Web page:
September 20, 2012
Dr. Harold Banser, the first superintendent of Adlai E. Stevenson High School District 125, died Tuesday in Peru, Illinois at the age of 84.
UPDATE 9/21/12: Visitation will be held from 4 to 7 p.m. Friday, September 28 at St. John Lutheran Church, 2000 Luther Drive, in Peru, Illinois. The funeral will take place in the church at 10 a.m. Saturday, September 29.
Banser served as superintendent from the district’s creation in 1965 until 1976, and his three daughters graduated from Stevenson: Nancy (Class of 1970), Michele (1972) and Kim (1977). He was honored with the district’s Heritage Award during the 1997-98 school year.
The Aurora native spoke the most famous phrase in school history at Stevenson’s official dedication in November 1965, remarking that the school was "born of a conflict, nurtured by adversity, and destined for greatness." His words are featured prominently inside the school’s main entrance.
Conflict was an apt term for the circumstances that led to Banser taking the reins of District 125. In 1964, residents of the Ela-Vernon school district voted to build a second high school, in Prairie View, which would serve children in the eastern part of the district. (Ela-Vernon High School in Lake Zurich served the western part.) Banser, who was an assistant superintendent for Ela-Vernon at the time, was scheduled to oversee the new school and was expected to be the eventual successor to Ela-Vernon Superintendent H.L. "Wes" Wesner.
However, long-simmering tensions within the district overflowed and led Lake Zurich-area taxpayers in June 1965 to create their own school district, now known as Lake Zurich District 95. The move, which occurred less than three months before the new school was to open, left residents in the eastern portion of the former Ela-Vernon district with an unfinished and unnamed building, no school board or administration, and no teachers.
Several people who had been serving on the Ela-Vernon school board but lived outside its revamped boundaries were voted onto the newly created District 125 Board of Education. One of them, Dan Schuffman, was instrumental in bringing Banser over.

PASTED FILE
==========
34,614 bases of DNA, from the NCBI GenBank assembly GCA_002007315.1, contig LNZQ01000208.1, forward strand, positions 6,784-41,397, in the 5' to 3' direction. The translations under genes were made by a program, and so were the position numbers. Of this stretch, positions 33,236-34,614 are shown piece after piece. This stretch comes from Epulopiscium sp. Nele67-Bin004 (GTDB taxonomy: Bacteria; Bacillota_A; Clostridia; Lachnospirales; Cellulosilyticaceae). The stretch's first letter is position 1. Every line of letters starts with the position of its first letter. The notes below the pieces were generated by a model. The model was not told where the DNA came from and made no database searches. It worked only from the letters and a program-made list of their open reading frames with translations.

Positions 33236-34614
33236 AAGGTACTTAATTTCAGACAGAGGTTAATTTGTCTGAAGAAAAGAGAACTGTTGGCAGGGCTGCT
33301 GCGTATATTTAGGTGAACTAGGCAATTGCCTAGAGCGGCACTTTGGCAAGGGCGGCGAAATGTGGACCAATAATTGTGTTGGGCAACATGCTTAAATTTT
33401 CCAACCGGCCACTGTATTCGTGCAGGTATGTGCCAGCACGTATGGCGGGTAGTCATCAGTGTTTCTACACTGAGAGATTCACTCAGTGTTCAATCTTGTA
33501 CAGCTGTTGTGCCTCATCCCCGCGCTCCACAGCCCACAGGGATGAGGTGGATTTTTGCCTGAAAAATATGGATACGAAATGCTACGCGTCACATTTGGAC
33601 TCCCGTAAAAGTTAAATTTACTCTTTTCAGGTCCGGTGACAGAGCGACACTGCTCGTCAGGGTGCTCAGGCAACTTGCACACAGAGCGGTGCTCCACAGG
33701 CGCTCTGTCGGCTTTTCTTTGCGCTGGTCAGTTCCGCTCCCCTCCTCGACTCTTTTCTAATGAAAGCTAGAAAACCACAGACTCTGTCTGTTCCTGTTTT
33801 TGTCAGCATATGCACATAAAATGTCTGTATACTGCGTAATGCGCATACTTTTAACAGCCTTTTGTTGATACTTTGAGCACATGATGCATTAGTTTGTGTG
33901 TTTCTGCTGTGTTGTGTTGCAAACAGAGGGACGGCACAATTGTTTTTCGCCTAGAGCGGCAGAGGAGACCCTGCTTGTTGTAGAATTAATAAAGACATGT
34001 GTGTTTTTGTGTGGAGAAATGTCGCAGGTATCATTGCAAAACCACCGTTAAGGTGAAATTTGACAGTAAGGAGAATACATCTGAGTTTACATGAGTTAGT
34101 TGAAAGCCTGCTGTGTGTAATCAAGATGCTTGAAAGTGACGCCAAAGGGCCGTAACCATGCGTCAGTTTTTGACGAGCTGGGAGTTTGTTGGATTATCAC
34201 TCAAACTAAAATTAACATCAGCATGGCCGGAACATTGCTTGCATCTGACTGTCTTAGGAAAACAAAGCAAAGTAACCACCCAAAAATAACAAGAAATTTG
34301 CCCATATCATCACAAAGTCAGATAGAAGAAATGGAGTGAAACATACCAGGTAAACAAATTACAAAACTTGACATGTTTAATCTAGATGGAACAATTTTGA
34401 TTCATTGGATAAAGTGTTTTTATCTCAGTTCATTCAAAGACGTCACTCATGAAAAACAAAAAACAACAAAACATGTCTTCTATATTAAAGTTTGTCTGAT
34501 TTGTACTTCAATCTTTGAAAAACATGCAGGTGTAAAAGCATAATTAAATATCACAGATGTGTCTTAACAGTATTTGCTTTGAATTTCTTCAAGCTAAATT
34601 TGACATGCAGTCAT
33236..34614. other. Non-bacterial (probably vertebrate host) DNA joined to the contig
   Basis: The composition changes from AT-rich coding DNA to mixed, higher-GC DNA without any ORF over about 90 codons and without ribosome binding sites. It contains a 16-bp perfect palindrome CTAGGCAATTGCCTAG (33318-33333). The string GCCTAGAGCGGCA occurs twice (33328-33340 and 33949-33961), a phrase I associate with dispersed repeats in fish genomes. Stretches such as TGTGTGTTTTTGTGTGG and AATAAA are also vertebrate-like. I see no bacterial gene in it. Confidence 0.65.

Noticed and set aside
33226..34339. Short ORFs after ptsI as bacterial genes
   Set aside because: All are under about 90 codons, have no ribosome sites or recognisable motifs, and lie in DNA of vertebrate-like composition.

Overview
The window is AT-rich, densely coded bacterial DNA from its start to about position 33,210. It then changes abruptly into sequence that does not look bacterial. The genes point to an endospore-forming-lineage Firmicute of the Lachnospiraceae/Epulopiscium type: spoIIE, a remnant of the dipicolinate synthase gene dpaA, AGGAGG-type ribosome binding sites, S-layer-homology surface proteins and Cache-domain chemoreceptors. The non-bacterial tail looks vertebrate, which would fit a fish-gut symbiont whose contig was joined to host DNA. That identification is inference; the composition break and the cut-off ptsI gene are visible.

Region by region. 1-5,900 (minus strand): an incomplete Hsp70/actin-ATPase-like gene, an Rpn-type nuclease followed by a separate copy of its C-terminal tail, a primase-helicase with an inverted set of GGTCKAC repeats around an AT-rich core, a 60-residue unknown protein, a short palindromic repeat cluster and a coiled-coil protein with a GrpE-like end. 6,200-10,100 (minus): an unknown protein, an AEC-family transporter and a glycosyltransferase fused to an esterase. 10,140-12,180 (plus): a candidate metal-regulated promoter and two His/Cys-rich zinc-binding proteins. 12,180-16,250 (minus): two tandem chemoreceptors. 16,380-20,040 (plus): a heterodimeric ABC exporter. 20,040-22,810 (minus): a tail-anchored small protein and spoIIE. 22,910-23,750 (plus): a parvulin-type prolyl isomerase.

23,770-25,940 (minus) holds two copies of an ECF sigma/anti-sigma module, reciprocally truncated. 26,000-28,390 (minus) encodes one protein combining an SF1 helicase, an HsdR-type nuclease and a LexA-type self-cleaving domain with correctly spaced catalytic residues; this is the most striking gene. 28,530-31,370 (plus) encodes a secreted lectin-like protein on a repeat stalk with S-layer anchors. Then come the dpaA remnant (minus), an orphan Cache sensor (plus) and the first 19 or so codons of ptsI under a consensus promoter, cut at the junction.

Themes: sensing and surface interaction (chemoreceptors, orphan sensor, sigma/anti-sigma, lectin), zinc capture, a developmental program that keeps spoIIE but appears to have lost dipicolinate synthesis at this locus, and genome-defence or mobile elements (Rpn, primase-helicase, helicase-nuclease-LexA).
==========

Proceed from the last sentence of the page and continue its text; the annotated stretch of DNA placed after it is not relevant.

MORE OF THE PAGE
"He became president of the Stevenson board, and was one of the main reasons why I decided to come over," Banser said in an interview for the Minuteman magazine in 1997. "The (new) board convinced me it was going to be a great opportunity. They saw an opportunity to create something new and vital."
Banser faced a great challenge in hiring staff, developing curriculum and having materials ready in less than three months. The process was far from smooth: On opening day in 1965, for example, some classrooms had no desks because the furniture had been shipped mistakenly to Prairie View, Texas.
Years ago, retired SHS teacher Dave Hanson wrote a brief, informal history of Stevenson, The Palace on the Prairie, which among other things outlined some of the initiatives that were implemented during Banser’s tenure. Among them were oral exams for graduating seniors; a four-day school week featuring a modular schedule of 72-minute class periods; and "Freshman Studies," a cooperative curriculum in which teachers from different academic departments worked in tandem with a cadre of ninth-grade students (similar in concept to SAIL – the Stevenson Academy for Integrated Learning — which existed briefly in the late 1990s).
Banser’s tenure was cut short in 1976 when he was ousted by the school board in a controversial move that led one local newspaper to run an editorial cartoon showing a knife sticking in his back. He bounced back quickly, becoming superintendent of the LaSalle Elementary Schools in 1977 and remaining in that post until his retirement in 1992. After retirement, Banser served as executive director of the LaSalle district’s educational foundation. He continued to live in the LaSalle-Peru area for the remainder of his life.
"I’m still very proud of my years at Stevenson, and I’m also proud of what I accomplished in LaSalle," Banser said in the 1997 interview. "It’s satisfying to see how well Stevenson has done."